In Hagakure (The Way of the Samurai), the author talks about the stories of the samurai, their history, important people, and many other stories. The book gives advice on how to deal with and lead people that still holds as true today as it did several centuries ago.

One part of the book talks about how to address things with people. The author says something to the effect of, “It’s far better to tell someone a story about yourself and what you did or a change you made as a result of a certain situation rather than to address them directly about it. It is the person’s natural response to push back if you push them. If you lead them to a conclusion and they get it, then the problem is solved. If they do not get to the conclusion, it is of no consequence, as they did not start to revolt against you because of your suggestion.”

It also goes on to say that if you are in a situation that has to be directly addressed, do so in private and one on one. Any time that you are more than one on one, the person will feel attacked regardless of what was said.

These two points are ones on which I based a lot of my coaching/mentoring career. I would see issues that arose with a team and address them with different parables. We’d go over a lot of different stories to address different issues. These stories never took more than three to five minutes to tell from start to finish, plus people talking about them. We would take common parables, historical figures, and anything else that came to mind to illustrate our points. Even if it didn’t get the person on board at the time, it didn’t push them further away, so we could try from another position.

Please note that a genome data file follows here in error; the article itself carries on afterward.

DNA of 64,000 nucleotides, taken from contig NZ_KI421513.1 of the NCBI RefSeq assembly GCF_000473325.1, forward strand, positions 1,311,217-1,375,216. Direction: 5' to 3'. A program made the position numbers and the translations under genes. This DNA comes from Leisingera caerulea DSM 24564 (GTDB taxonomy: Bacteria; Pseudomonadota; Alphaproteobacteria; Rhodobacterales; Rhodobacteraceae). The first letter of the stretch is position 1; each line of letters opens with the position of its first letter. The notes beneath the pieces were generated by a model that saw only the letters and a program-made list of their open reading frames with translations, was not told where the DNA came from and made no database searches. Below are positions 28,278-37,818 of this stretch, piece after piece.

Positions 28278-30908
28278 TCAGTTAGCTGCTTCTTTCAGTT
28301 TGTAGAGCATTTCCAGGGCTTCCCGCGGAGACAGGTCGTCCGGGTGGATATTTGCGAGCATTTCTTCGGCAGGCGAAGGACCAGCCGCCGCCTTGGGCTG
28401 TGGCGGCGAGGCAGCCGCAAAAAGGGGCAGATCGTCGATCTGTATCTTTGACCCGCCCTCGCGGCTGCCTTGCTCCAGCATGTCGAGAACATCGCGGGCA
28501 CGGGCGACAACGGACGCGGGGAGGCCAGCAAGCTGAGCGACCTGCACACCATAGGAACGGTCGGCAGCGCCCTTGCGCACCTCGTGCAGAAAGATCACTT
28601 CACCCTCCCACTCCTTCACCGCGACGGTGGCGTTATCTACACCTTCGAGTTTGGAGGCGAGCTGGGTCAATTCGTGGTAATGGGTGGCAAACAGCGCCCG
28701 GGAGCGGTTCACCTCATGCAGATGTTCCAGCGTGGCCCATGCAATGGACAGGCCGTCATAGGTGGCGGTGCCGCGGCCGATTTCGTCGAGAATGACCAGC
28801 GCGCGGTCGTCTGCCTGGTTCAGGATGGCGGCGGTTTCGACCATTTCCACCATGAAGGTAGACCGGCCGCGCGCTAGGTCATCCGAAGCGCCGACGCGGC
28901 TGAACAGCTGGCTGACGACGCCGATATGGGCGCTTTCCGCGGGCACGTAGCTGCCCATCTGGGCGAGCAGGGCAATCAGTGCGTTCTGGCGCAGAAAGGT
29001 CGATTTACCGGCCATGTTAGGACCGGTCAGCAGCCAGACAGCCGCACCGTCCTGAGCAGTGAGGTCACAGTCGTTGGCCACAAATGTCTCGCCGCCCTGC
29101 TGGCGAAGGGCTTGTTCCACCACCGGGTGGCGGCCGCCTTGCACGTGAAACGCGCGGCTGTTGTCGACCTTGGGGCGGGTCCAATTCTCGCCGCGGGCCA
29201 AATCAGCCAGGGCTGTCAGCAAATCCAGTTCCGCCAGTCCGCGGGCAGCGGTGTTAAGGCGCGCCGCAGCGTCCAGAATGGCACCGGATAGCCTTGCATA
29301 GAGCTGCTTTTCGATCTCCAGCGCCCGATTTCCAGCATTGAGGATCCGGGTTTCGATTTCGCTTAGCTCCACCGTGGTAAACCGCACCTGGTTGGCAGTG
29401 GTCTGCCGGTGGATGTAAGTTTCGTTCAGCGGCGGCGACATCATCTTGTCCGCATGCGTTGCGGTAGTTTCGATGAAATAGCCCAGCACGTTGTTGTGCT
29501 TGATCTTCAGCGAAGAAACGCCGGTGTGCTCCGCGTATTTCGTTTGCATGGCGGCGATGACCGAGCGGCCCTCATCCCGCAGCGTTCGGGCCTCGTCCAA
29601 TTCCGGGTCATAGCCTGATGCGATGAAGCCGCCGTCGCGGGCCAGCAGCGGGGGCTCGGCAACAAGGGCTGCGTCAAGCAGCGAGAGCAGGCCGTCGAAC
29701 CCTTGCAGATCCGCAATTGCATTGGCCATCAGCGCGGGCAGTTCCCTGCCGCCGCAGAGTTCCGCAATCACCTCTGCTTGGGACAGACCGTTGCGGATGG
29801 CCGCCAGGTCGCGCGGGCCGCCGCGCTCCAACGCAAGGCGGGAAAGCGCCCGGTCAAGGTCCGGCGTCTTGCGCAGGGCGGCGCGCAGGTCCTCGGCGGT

The ancient Greeks were also famous for this technique, as they used parables known as fables to teach right from wrong. Most of us heard Aesop’s Fables when we were little. In both cases, the parables were short and had a specific underlying meaning, which is great because college athletes typically have a short attention span.

This month, we are going with a bit of info on one and some classic Wooden on the other. The inverted U is really just scientific principle talk to let everyone realize that there isn’t just some linear relationship between performance and level of arousal (psych, how “up” you are, etc.). You need to have some level of arousal and some level of control for all activities. Finding the right one for you is key.

The other is from John Wooden on how to accept criticism and deal with it. Criticism is something that will be undertaken by every individual in every sport. Some people tend to deal with it better than others. Wooden’s quote is a fantastic way of processing criticism into a useful manner for the athlete to deal with. Plus, it is from John Wooden, so that in and of itself usually makes people listen. 

The Inverted U 

inverted u

The inverted U is a sports psychology tool used to demonstrate when maximal performance is achieved.

Performance on the Y-axis is combined with emotional arousal on the X-axis to demonstrate how it works. Some people may feel that the more psyched up they get, the better their performance will be, but as we can see on the inverted U, it is not true.